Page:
OPINION

OPINION | Gifts? Think outside the box

Christmas shopping is not my favourite activity.

I wish I was one of those people who could lovingly make detailed lists, dedicate hours to finding the exact items on them, and then wrap each gift with artistic flair.

But I'm more the kind of person who impulse-buys things on sale throughout the second half of the year in the name of "being organised", abandons most of them when I realise how crappy they are, orders replacements online that never come, forgets a family member and then runs out of wrapping paper on Christmas Eve.

Things have definitely become easier, though, now that my kids are older.

They still want things in their stockings - of course, children, that's Santa's department - but they've usually exhausted the Christmas funds well before the big day arrives, due to the purchase of much-longed-for, astronomically expensive and non-essential (in my opinion) sporting or musical equipment.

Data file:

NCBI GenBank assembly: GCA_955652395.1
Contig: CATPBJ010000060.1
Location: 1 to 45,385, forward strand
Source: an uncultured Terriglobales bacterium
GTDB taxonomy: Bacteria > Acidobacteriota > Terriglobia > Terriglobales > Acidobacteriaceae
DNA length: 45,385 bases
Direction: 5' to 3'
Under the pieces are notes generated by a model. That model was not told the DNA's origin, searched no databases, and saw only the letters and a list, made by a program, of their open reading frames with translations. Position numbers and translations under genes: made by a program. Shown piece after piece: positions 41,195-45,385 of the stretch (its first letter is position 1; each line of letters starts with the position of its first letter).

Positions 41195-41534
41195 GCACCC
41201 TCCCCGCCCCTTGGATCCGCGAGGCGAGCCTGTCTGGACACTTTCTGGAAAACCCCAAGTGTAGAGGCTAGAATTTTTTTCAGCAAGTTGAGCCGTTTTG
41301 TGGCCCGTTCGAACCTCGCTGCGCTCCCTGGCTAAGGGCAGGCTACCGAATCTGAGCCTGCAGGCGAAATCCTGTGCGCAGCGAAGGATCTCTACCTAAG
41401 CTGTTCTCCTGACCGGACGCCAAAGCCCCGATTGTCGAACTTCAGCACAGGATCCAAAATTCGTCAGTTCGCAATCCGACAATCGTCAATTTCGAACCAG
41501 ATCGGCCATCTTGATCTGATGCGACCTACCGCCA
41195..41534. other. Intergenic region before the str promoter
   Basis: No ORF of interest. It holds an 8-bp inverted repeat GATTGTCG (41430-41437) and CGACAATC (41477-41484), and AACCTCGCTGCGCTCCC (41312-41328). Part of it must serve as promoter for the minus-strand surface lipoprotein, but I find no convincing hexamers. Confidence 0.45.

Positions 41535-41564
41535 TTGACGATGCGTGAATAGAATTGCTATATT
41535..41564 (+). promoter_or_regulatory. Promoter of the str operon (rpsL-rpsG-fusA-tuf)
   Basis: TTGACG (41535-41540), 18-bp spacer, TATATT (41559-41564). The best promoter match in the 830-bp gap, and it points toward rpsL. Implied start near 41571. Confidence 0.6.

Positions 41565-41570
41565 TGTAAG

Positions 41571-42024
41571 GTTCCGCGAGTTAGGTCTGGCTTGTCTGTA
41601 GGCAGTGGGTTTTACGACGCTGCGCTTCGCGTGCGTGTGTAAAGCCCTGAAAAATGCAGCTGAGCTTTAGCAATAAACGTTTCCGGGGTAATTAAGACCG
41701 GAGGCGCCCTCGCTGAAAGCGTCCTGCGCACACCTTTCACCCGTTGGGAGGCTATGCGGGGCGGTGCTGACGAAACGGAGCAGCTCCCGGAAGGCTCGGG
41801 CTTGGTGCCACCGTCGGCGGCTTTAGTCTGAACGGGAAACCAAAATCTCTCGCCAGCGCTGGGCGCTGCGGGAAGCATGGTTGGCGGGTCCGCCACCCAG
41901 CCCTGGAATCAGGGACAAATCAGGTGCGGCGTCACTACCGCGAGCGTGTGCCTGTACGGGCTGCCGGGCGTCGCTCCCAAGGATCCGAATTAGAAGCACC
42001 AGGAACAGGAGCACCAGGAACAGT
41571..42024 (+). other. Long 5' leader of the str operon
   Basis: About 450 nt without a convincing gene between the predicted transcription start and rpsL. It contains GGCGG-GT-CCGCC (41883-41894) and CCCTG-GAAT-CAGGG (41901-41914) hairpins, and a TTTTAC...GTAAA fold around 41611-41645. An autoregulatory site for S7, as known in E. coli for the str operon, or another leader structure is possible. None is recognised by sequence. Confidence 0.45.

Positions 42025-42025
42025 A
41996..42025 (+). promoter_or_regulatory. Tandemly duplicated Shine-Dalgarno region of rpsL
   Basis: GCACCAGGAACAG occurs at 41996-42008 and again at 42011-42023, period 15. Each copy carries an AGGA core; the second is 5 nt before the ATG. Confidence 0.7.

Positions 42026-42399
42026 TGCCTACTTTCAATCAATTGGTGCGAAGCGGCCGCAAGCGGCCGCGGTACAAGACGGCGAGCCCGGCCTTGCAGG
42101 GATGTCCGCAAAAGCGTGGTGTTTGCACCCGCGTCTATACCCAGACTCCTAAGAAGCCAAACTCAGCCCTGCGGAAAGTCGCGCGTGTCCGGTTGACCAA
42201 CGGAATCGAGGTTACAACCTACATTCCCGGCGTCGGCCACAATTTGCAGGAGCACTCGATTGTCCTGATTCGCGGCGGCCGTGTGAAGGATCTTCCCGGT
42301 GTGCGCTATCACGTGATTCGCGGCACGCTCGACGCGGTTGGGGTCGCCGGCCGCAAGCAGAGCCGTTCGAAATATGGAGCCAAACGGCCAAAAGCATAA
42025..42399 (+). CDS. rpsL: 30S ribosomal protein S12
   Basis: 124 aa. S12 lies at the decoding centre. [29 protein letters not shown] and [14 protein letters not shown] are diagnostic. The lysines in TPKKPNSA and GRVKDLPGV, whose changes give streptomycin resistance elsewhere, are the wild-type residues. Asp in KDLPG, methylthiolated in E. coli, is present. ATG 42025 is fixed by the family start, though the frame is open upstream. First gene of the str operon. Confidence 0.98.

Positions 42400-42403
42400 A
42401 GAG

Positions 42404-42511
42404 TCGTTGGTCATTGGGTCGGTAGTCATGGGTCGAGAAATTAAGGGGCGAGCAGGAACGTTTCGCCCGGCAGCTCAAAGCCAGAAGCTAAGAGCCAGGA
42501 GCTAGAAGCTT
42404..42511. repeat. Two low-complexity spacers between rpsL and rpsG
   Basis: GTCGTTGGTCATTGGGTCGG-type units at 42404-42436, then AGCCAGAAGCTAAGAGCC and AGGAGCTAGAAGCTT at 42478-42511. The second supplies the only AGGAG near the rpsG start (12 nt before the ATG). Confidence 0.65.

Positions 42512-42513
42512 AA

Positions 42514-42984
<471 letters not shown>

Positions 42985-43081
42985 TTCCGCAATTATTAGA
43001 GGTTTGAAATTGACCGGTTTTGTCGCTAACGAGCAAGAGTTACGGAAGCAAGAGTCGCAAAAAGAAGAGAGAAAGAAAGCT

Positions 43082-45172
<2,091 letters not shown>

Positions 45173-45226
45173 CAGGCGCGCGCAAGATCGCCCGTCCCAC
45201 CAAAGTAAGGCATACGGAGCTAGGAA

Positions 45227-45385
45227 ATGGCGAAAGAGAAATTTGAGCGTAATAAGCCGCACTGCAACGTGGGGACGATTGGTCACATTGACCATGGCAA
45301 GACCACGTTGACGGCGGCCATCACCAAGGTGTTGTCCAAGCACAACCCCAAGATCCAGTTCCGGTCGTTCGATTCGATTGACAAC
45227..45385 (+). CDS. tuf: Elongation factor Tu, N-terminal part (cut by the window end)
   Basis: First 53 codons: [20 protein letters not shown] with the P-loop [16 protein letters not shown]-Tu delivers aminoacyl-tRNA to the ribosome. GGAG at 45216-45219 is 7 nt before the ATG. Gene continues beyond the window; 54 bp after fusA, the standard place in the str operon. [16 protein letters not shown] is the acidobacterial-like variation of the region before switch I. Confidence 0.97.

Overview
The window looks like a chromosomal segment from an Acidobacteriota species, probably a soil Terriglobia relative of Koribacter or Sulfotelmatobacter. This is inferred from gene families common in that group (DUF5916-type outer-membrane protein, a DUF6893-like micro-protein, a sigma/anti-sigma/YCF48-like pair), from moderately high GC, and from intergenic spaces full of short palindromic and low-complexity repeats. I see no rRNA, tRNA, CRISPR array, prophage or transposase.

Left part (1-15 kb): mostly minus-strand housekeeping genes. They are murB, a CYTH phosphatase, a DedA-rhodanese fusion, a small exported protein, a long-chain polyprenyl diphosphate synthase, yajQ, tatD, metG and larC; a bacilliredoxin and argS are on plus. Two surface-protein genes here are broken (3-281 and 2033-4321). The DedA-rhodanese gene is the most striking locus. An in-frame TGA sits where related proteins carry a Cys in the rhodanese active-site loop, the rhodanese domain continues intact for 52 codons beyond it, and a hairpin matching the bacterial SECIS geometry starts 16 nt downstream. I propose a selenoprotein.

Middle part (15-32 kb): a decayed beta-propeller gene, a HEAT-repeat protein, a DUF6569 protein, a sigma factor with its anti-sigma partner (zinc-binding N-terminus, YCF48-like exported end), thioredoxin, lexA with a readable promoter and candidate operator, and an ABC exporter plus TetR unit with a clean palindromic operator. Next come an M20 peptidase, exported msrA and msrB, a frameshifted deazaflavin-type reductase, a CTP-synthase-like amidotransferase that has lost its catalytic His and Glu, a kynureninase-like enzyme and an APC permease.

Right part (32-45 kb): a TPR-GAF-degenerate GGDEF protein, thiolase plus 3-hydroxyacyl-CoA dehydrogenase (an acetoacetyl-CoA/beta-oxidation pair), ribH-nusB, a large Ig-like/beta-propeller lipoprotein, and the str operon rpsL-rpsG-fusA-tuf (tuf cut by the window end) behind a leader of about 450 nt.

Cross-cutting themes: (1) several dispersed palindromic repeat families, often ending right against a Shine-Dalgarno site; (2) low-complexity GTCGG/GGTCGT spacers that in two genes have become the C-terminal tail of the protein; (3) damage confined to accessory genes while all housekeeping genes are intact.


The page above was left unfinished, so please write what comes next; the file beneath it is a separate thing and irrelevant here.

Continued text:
"That'll be your Christmas present!" I warn, for anything bought after about August.

This leaves just miscellaneous nieces, nephews and godchildren to buy for, since most of the adults in our family don't do presents anymore, or would rather give a nice goat to a villager in the developing world.

I guess you can tell that gift giving and receiving isn't really my "love language". I'd much rather a bit of quality time together, or for my kids to give the gift of housework (ie they do it for me).

So on the off-chance that anyone I'm related to reads this, here's a list of 'gifts' I'll definitely be giving this Christmas:

  • Seafood for the festive lunch (it's very expensive, you know)
  • Hours and hours of my time (unbilled) devoted to untangling the Christmas tree lights
  • A clean(ish) house that will not bring shame on our family
  • New underwear (you know you need it)
  • Finally, I'll give the gift of the good mood I'll be in from not having to do so much Christmas shopping, which means everyone will be a winner on the day.

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